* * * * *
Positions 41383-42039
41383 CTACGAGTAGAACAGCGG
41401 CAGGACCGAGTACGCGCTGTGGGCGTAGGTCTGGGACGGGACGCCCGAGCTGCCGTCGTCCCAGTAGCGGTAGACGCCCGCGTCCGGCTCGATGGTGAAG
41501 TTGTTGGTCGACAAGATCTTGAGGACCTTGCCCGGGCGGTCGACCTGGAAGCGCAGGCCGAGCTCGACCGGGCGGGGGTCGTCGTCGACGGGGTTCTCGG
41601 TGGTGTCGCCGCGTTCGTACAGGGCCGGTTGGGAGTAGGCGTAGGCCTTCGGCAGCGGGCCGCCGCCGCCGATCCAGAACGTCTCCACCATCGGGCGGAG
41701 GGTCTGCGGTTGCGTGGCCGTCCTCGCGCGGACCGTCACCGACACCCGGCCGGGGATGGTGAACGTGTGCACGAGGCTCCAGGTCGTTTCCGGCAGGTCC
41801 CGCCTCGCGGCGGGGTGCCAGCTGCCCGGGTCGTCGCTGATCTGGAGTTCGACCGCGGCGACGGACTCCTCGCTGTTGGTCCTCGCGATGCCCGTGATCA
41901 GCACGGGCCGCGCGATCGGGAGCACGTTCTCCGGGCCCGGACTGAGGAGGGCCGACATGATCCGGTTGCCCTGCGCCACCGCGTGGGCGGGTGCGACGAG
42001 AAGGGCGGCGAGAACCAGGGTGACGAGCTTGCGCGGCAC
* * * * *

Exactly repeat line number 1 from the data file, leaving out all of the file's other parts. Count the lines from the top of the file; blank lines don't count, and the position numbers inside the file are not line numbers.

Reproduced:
Positions 41383-42039